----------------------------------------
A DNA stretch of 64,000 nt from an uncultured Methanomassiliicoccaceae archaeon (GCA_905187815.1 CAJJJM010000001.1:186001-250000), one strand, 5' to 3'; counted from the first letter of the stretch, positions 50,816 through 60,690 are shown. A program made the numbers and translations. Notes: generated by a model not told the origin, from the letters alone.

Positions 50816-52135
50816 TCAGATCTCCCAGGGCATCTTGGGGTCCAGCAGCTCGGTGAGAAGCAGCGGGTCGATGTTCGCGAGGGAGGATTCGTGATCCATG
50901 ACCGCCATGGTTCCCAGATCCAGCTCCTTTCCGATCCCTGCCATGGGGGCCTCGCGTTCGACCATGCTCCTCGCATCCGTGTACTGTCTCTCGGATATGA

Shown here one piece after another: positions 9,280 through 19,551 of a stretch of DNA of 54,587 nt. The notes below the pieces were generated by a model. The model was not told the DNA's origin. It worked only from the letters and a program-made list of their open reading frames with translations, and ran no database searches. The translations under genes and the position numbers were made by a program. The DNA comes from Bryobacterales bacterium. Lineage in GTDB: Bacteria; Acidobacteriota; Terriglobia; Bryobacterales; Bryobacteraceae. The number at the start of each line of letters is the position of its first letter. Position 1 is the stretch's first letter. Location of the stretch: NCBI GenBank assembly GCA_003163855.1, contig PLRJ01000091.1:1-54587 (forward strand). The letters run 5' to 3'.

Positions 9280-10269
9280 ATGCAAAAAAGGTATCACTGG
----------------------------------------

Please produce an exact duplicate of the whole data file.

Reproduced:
A DNA stretch of 64,000 nt from an uncultured Methanomassiliicoccaceae archaeon (GCA_905187815.1 CAJJJM010000001.1:186001-250000), one strand, 5' to 3'; counted from the first letter of the stretch, positions 50,816 through 60,690 are shown. A program made the numbers and translations. Notes: generated by a model not told the origin, from the letters alone.

Positions 50816-52135
50816 TCAGATCTCCCAGGGCATCTTGGGGTCCAGCAGCTCGGTGAGAAGCAGCGGGTCGATGTTCGCGAGGGAGGATTCGTGATCCATG
50901 ACCGCCATGGTTCCCAGATCCAGCTCCTTTCCGATCCCTGCCATGGGGGCCTCGCGTTCGACCATGCTCCTCGCATCCGTGTACTGTCTCTCGGATATGA

Shown here one piece after another: positions 9,280 through 19,551 of a stretch of DNA of 54,587 nt. The notes below the pieces were generated by a model. The model was not told the DNA's origin. It worked only from the letters and a program-made list of their open reading frames with translations, and ran no database searches. The translations under genes and the position numbers were made by a program. The DNA comes from Bryobacterales bacterium. Lineage in GTDB: Bacteria; Acidobacteriota; Terriglobia; Bryobacterales; Bryobacteraceae. The number at the start of each line of letters is the position of its first letter. Position 1 is the stretch's first letter. Location of the stretch: NCBI GenBank assembly GCA_003163855.1, contig PLRJ01000091.1:1-54587 (forward strand). The letters run 5' to 3'.

Positions 9280-10269
9280 ATGCAAAAAAGGTATCACTGG